Eleven months into the war, Orikhiv, like many frontline towns in Ukraine, has settled into an uneasy if not entirely predictable rhythm. During the morning the shelling is usually light, it often picks up in the afternoon, and then intensifies overnight.
So we aimed for an early departure. Our destination in the town was to be the point of resilience – a sort of municipal centre that the Ukrainian government has mandated should be set up in every community in the country.
Supplied with a generator and a wood stove, and sometimes a satellite internet connection, these centres – the one in Orikhiv was only a few tiny rooms with a dozen chairs - offer residents hot drinks, power and warmth.
For those living under the Russian guns there may be constant fear and danger, but there is also the simple daily struggle of keeping going: finding water to wash with, firewood to heat with and, for the lucky ones, diesel to keep a generator running.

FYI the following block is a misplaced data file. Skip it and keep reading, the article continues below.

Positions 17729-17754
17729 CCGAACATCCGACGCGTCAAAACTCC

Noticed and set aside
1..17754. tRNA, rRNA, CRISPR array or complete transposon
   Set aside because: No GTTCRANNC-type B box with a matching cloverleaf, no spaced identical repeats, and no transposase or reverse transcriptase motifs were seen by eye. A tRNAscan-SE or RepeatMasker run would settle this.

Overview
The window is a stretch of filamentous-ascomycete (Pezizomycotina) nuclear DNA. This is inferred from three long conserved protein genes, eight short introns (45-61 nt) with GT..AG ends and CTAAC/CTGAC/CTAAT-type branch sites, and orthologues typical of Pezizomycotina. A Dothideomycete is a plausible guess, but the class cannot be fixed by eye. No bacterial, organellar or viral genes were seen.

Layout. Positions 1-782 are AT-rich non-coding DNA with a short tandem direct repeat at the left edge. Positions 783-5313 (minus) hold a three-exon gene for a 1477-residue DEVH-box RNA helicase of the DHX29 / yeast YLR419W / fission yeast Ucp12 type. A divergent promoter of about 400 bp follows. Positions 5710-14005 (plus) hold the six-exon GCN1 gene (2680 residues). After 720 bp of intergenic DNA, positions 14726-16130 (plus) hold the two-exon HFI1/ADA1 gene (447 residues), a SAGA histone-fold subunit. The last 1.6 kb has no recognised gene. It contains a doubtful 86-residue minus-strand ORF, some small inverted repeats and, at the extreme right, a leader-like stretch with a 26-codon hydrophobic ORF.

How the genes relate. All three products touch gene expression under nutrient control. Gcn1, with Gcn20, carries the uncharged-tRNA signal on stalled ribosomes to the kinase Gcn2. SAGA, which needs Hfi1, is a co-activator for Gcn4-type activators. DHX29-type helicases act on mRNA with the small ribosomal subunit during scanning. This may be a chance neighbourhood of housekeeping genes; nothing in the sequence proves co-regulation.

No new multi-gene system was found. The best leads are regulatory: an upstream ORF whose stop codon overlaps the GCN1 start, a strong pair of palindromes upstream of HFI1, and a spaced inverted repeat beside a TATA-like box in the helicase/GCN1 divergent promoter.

When we arrived at the centre we were greeted warmly by two local women. Lyubov was the 59-year-old head of the centre. Svetlana, 39, who had worked in a pastry shop before the war, was helping her. They brought us hot coffee.
Svetlana said she had decided to stay in the town because her parents, both in their eighties, were still living in an outlying village, only a couple of miles from the Russian positions. “Twice a week I take them wood and bread,” she said.
Lyubov said they were among many elderly locals were simply unwilling to leave, despite the risks. “Even if they get no help at all they will not leave,” she said. “They will eat vegetables from their gardens, even starve, but they won’t go.”
Others had stayed to look after pets. One lady said she had taken in 16 stray cats and dogs.
Lyubov lives about half a mile from the centre in a block of flats that once housed a hundred residents. Now there are only three left.